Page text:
Wealthy Nigerians rekindle demand for London property market
An upswing of real estate development activities has hit the London real estate market, following renewed interest by wealthy Africans, especially Nigerians and property developers on the south bank of the River Thames.
With a weak naira, the majority of buyers from Nigeria are excited not just by the capital appreciation London offers, but also the good payment and mortgage plans available from UK banks and increasingly local banks like Access Bank.
Cultural ties remain strong between London and Lagos and at the end of last year, wealthy Africans were spending almost £4million a week on London property. Harrods Estates’ prime central London office in Mayfair has reported a 400 per cent rise in sales to African buyers in 2015, compared with the previous 12 months.
The Guardian gathered that West African buyers only account for 1.5 per cent of transactions in prime London market, spending between £15million and £25million on each property. Buyers are from Nigeria, Ghana, Congo, gabon, Cameroon and Senegal.
The reasons for African interest include the stability of the UK’s economy and political institutions. A 2013 report from property consultancy Savills contrasted London’s residential sector with African markets, which “can be volatile with political unrest of a sometimes extreme nature” and can also suffer from “corruption, lack of regulation and a lack of transparency”.
In addition, some African nations also have longstanding Commonwealth connections with the UK, while a large number of opinion-formers have personal links. The Nigerian Embassy in London calculates that Nigerian nationals now spend over $446 million per year on fees, tutoring and accommodation at British schools and university. “Many wealthy Nigerians were UK-educated and send children to school here, for example,” says Camilla Dell, of Black Brick, a London-based buying agency, which — since 2007 — has seen 44 per cent of its clients come from Africa.
Traditionally popular areas for wealthy buyers, such as Knightsbridge and Regent’s Park, have seen strong growth in capital values in recent years, but many developers believe that other central areas, which are experiencing urban regeneration, will see greater demand and steeper price rises in the coming years.
Prime London property remained an attractive proposition for African investors in 2015, with total returns in prime central and prime outer London markedly higher than other asset classes despite the backdrop of global economic uncertainties, according to a recent Knight Frank London report.
The report forecast cumulative growth of 22 per cent on London residential prices between 2015 and 2019 as demand continues to exceed supply. Prime residential yields currently stand at around 2.92 percent and are predicted to rise following the recent General Election in the UK.
Battersea Power Station is an example of a development in an increasingly popular area on the south bank of the River Thames, only 10 minutes’ drive from upmarket Knightsbridge, and a mere walk to Chelsea.
The £8 billion project is essentially a vibrant new urban quarter on the site of a decommissioned coal-fired power station in a previously industrial area of the British capital. The development is ofering 4,000 luxury apartments designed by Foster and Partners and Gehry Partners including offices, shops and parkland.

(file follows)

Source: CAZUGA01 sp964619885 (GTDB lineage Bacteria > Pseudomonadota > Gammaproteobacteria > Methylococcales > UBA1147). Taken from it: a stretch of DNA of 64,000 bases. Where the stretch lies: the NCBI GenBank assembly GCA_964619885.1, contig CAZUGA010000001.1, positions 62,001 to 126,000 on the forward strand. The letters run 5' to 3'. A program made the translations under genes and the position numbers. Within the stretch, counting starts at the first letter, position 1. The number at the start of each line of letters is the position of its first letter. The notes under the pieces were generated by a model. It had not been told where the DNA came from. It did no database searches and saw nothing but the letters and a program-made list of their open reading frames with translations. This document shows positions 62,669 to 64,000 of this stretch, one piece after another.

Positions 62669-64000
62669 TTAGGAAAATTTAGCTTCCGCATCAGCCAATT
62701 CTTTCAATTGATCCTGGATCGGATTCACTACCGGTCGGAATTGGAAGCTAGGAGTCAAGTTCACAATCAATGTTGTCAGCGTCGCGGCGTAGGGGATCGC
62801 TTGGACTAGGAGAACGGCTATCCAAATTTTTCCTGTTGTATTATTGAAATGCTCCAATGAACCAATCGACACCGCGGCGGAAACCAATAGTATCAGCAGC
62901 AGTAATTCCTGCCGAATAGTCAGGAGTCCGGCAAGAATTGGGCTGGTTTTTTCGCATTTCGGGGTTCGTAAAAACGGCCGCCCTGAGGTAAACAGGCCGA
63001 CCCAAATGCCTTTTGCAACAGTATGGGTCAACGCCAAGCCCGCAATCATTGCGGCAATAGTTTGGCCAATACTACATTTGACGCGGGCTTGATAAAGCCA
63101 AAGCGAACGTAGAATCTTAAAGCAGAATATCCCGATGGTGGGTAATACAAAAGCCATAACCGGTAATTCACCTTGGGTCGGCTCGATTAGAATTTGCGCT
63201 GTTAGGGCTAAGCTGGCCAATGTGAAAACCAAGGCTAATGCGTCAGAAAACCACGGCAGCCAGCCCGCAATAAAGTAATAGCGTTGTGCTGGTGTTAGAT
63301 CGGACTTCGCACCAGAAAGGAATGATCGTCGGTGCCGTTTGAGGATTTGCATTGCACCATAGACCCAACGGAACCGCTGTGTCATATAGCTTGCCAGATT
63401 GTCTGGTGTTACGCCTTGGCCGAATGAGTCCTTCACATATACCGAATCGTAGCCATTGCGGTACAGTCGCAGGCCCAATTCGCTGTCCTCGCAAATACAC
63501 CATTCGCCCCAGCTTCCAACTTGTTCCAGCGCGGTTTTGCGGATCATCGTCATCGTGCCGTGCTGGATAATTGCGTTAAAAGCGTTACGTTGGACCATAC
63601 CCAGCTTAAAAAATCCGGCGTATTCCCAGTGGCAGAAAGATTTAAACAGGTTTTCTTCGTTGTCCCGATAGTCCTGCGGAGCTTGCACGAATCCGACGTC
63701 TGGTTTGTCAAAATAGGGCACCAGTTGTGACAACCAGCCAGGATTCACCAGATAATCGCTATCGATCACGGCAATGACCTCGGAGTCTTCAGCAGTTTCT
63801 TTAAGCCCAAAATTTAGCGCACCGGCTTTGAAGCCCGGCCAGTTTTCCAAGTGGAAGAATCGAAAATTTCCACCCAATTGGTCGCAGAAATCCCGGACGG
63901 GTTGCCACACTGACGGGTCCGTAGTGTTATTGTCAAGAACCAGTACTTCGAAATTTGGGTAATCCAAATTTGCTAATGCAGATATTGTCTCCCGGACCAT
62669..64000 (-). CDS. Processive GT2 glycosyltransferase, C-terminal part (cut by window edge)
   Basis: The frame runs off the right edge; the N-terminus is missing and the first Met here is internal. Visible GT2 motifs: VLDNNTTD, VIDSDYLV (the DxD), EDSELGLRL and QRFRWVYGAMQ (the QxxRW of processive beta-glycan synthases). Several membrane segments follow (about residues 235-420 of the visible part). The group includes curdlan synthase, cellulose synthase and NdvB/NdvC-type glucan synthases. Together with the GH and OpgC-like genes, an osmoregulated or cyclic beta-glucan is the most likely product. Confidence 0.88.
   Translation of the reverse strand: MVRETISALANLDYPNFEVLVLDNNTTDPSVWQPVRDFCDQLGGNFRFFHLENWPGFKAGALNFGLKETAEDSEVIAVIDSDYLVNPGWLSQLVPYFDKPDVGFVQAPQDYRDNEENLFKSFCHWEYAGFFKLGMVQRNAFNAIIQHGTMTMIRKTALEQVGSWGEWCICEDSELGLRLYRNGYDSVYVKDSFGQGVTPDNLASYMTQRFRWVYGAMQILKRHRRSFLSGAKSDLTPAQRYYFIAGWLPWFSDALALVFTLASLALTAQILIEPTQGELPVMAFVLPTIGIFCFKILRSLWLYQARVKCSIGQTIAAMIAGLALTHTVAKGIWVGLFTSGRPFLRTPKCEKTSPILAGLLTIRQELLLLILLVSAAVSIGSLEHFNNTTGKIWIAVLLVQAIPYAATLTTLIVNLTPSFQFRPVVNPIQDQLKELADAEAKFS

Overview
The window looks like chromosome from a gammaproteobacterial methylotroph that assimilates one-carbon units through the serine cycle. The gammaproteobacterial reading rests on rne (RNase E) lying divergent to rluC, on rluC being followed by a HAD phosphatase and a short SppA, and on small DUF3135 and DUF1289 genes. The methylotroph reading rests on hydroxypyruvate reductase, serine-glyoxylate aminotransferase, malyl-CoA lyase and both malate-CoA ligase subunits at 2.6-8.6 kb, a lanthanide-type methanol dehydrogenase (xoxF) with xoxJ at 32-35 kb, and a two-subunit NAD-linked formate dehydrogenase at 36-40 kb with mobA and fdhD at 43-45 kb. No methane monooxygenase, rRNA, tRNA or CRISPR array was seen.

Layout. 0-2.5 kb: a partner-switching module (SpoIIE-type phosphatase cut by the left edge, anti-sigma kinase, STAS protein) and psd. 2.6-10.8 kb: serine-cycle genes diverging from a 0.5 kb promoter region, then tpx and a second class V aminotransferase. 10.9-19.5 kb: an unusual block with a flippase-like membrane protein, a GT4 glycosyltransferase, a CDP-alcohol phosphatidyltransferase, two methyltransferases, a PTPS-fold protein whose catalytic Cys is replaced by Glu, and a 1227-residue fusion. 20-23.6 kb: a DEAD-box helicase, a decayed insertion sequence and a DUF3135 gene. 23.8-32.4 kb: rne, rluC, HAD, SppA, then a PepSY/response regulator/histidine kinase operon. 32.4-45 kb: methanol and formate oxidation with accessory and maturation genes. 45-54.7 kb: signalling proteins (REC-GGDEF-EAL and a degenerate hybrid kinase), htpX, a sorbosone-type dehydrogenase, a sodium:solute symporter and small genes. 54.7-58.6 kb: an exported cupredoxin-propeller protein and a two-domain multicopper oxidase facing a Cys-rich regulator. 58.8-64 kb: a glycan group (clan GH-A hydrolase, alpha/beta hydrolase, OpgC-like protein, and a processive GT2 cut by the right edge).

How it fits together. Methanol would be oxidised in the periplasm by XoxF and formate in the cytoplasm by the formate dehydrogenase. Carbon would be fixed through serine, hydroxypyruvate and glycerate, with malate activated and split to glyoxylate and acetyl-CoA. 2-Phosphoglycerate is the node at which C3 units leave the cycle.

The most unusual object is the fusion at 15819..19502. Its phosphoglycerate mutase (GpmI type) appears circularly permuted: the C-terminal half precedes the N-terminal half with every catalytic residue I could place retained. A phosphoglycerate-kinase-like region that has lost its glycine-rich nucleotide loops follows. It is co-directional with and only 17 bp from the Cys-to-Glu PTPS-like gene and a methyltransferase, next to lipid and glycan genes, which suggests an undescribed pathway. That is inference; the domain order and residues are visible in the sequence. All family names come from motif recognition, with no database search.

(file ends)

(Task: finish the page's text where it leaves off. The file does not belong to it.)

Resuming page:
This sought after area is becoming a new green oasis in central London, with 20 acres of open space across the development, including a six acre park created next to the river, all connected by walking and cycle lanes, a river bus services and a brand new Zone 1 underground station.
The project is expected to be completed in 2025, but there will be phased completion across the site – residents will have access to Phase 1 Circus West from the end of 2016 and the village featuring a mix of retailers will open to the public in early 2017.
“It will offer places to live, work, and shop as well as cultural and event spaces interspersed with community facilities, open space, parks, and the revitalisation of the Power Station itself as well as transform the waterfront site into an exciting, authentic and attractive new destination for residents and visitors alike around the clock,” according to Rob Tincknell, Chief Executive Officer of Battersea Power Station Development Company.
He said: “The new generation of overseas buyer is much more adventurous.
“Many investors now realise that the best value is to be found in luxury residential in areas that are being redeveloped, and are very close to London’s key business, shopping and entertainment hubs.”
He told The Guardian, “I think with the current situation in Nigeria, private investors will be looking further afield to get the returns they want. The London real estate market is seen very much as a safe haven for investors from Nigeria.
“A recent Knight Frank London report forecast cumulative growth of 22 per cent on London residential prices between 2015 and 2019 as demand continues to exceed supply.”
“If you’re a buyer from Nigeria, London is a good prospect for those seeking stable, long-term returns,” said Richard Vedelago, CEO at Wrotham Windsor, the leading London real estate advisory firm for West Africans .
“The fundamentals of the London property market remain strong, due to a recovering economy, the fact that London is still thriving as a top financial centre, and the relative low supply of new projects in central areas.”
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